A Work From Home Mom's Summer of Madness

Summer's over and the school bell's ringing. What better time to look back on how those schoolday-free months wreaks havoc on the life of a work at home mom, courtesy of MomSpeaker and mother of five EJ Curran?

You know that time back in high school when you didn't feel well and the nurse let you lay down in the sick room for 10 minutes before sending you back to class, and you looked up and saw that "BABYIES ARE EXPENSIVE" poster. Yeah, you know the one. While that is definitely true, more so now than then, I'm thinking they need to make another poster . . . "PARENTING IS THE HARDEST THING YOU WILL EVER DO." Money aside, parenting is physical, mental and emotional. I do think a poster like that would deter more young people from having babies early. I mean, parenting is damn hard when you're an adult. SO HARD.

I'll just come right out and say that this summer has been the hardest summer for me so far as a parental unit — and my kids are still young. I just turned 30. That didn't help my emotional state. I love my kids dearly, and they make me laugh with all their silliness; I beam with pride at their smarts and creativity, their care for one another and their love of exploring this world with me. Let's be honest, though, five kids are LOUD. They ARGUE. They MESS like they're getting paid to mess. Then while you're dealing with all the noise, bickering and messing, you have to conjure up whatever is left of your sanity and soul to raise these little monsters to be good people.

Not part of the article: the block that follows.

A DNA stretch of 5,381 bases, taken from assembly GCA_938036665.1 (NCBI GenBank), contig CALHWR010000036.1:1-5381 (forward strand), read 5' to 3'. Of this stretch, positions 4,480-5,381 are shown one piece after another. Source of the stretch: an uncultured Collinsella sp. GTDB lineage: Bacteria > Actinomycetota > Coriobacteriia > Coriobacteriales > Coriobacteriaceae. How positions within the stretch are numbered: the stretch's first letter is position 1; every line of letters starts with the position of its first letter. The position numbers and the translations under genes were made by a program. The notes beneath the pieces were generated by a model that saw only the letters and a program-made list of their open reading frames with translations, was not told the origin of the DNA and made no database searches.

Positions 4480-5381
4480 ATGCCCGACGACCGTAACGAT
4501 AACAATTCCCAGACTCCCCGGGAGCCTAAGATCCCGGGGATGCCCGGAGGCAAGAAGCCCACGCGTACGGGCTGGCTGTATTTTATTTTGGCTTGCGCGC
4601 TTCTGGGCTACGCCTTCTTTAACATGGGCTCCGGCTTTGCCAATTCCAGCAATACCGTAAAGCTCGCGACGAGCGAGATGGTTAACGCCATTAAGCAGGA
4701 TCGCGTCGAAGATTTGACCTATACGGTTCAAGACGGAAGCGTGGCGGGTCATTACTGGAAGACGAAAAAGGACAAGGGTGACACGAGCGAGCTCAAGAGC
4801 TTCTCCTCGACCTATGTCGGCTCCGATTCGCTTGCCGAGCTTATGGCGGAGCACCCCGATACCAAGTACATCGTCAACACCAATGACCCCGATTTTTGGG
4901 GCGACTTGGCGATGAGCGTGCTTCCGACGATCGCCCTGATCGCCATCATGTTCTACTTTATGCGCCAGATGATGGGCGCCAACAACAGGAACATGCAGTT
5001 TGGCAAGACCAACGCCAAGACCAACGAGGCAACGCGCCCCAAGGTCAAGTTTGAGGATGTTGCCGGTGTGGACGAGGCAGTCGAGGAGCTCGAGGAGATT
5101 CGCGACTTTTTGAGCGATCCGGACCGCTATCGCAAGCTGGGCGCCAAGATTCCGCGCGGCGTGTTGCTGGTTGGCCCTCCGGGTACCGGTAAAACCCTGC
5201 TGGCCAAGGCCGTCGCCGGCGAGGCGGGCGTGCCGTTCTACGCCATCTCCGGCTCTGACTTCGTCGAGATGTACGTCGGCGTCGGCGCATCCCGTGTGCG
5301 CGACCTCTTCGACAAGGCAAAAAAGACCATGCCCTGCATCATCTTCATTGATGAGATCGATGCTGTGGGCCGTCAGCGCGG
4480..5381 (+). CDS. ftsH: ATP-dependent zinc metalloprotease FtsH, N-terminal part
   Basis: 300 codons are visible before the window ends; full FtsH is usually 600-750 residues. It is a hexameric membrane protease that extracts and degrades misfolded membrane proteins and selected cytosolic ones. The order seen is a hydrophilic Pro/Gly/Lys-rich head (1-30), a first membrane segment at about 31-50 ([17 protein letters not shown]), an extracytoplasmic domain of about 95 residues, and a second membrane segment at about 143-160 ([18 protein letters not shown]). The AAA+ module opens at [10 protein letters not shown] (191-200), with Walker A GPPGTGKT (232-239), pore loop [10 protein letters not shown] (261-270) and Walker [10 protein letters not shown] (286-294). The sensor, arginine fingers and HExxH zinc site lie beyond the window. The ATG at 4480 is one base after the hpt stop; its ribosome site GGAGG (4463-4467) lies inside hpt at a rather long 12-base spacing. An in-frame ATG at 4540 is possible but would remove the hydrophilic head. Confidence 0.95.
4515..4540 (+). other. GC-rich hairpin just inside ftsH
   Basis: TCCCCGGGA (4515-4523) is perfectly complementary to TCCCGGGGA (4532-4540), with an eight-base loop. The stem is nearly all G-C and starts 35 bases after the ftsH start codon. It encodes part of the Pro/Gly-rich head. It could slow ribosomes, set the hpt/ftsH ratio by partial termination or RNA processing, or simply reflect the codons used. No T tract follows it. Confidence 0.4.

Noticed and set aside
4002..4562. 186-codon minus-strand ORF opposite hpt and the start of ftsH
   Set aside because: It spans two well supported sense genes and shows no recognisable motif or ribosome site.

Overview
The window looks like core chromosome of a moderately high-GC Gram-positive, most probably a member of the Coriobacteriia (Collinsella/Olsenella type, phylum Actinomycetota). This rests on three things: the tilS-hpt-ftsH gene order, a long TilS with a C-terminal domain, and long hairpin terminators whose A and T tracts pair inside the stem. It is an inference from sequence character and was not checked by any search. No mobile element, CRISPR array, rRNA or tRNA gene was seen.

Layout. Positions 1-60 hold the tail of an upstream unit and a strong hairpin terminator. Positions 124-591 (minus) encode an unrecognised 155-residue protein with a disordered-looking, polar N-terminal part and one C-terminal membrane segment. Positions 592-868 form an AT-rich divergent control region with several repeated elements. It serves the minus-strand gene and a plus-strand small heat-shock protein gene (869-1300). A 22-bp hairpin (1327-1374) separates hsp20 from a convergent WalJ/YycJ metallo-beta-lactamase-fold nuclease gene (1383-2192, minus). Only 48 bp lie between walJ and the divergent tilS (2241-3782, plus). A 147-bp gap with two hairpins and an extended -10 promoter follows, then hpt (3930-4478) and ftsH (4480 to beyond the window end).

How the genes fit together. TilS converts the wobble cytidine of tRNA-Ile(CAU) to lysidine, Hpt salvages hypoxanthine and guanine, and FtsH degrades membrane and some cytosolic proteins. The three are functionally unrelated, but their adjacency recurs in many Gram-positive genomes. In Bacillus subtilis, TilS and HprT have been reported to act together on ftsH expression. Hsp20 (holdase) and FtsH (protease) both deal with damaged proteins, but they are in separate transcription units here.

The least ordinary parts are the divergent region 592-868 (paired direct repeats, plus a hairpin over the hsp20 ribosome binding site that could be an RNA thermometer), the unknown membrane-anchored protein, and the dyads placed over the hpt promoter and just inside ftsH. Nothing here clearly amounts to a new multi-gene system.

Since school let out in early June, it took me oh, an entire month and more to wrap my brain around having all five kids in the same house all day long, every day for the entire summer. I'd really gotten spoiled having three kids in preschool all year, one in Kindergarten and a third grader. As a work from home mother since 2005, my routine has evolved so that I start working during the few hours my younger kids are in school, as that's when work actually gets done. Then the little guys nap and I work some more.

This summer I've felt as though I've been walking around my house for 50-odd days guzzling coffee and having panic attacks, attempting to talk to customers on my so-called business line while my 5-year-old screams that she never wants to see me again at the top of her lungs because I won't meet her demands for juice during those two tiny minutes I'm talking to said customer, then shuttling kids to whatever day trip, activity or park, grocery store and all those places we go, with my brains completely and utterly scrambled. Whew. Not a sentence. Parenting around the clock while trying to run a company in the same house doesn't always work the way I want it to.